P1 Marine Foundation

In September 2010, P1 launched a registered charity which has as its principal objective the promotion of the conservation, protection and improvement of the marine and coastal environment. The Foundation focuses on conservation by supporting research, raising awareness of serious threats to the oceans and creating selected partnerships.

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Date: Fri 25 Feb 2022 By Andy Houldsworth

By Andy Houldsworth

European group to raise €4 billion to help reduce plastic in our oceans

Reproduced from Marine Industry News

A group of European development banks plans to double its funding for global efforts to stop plastic waste from polluting the world’s oceans to €4 billion ($4.6 billion).

The Clean Oceans Initiative, led by the French and German development banks and the European Investment Bank (EIB), says that ‘given the threats faced by the oceans and the urgency to protect this natural resource, the Clean Oceans Initiative decided to raise its target to provide €4 billion of financing by the end of 2025, instead of the €2 billion initially expected to be reached by 2023.’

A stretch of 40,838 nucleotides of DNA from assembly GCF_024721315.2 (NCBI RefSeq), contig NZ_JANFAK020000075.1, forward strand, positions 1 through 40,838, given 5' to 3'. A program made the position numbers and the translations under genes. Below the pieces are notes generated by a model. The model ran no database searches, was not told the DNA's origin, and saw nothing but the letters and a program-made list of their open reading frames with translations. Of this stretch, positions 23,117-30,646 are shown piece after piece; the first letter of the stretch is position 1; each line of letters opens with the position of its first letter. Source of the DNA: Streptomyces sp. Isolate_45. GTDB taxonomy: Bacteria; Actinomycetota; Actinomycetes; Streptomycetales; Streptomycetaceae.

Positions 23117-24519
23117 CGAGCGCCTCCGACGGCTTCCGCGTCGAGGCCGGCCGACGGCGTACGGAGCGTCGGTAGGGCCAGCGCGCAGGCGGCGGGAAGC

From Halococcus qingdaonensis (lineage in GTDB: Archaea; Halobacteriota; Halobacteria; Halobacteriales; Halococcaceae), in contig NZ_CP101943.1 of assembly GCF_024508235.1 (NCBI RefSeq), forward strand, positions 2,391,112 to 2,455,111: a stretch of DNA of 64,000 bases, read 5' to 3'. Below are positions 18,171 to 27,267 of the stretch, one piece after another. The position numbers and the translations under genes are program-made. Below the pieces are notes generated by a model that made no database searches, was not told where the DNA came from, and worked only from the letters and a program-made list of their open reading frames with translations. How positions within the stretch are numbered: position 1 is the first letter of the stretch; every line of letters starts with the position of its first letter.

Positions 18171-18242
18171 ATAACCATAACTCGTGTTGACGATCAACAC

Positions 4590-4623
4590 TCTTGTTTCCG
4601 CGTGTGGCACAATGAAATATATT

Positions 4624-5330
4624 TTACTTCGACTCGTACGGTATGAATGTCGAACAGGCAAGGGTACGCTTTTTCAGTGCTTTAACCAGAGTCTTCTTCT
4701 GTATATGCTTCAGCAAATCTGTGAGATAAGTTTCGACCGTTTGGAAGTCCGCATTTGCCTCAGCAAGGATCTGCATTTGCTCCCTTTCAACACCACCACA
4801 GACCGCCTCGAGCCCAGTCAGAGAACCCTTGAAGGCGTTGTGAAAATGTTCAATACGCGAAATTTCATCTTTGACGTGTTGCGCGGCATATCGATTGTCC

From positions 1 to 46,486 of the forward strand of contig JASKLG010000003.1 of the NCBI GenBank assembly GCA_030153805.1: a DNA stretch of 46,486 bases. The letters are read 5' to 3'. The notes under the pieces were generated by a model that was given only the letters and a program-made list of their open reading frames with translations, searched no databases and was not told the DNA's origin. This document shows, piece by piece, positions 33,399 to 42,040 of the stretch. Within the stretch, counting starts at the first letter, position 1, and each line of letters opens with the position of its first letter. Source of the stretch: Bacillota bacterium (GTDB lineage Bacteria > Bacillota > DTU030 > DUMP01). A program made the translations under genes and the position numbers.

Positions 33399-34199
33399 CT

According to Reuters, The Clean Oceans Initiative is the largest such grouping targeting plastic pollution of the sea.

In three years, the Initiative has already achieved 80 per cent of its target by providing € 1.6 billion long-term financing for public and private sector projects that reduce discharge of plastics, microplastics and other litter to the oceans through improved management of solid waste, wastewater and storm water.

It’s reported that around 8 million tonnes of plastic waste enter the oceans every year, most of it discarded on land or washed into rivers, threatening the marine environment and communities that rely on the sea for their livelihood.

“The oceans are under severe pressure: they are polluted, littered, overfished, their species richness is massively compromised,” says Stefan Wintels, chief executive of German development bank KfW.

Earlier this month, a review of more than 2,590 studies commissioned by the environmental group WWF said that by the end of the century, marine areas more than two and a half times the size of Greenland could exceed ecologically dangerous thresholds of microplastic concentration.

This is based on projections that plastic production is expected to more than double by 2040, resulting in plastic debris in the ocean quadrupling by 2050, the WWF report said.

Led by France’s Agence Française de Développement (AFD), KfW acting on behalf of the German Federal Government and the EIB, the group also includes Italy’s Cassa Depositi e Prestiti, Spain’s national promotional bank ICO, and has welcomed the European Bank for Reconstruction and Development as a new member.

The report said that improving management in developing countries, home to some of the fastest-growing and most densely populated cities, would help stop some of the 1.5 million tonnes of microplastics that end up in the sea every year.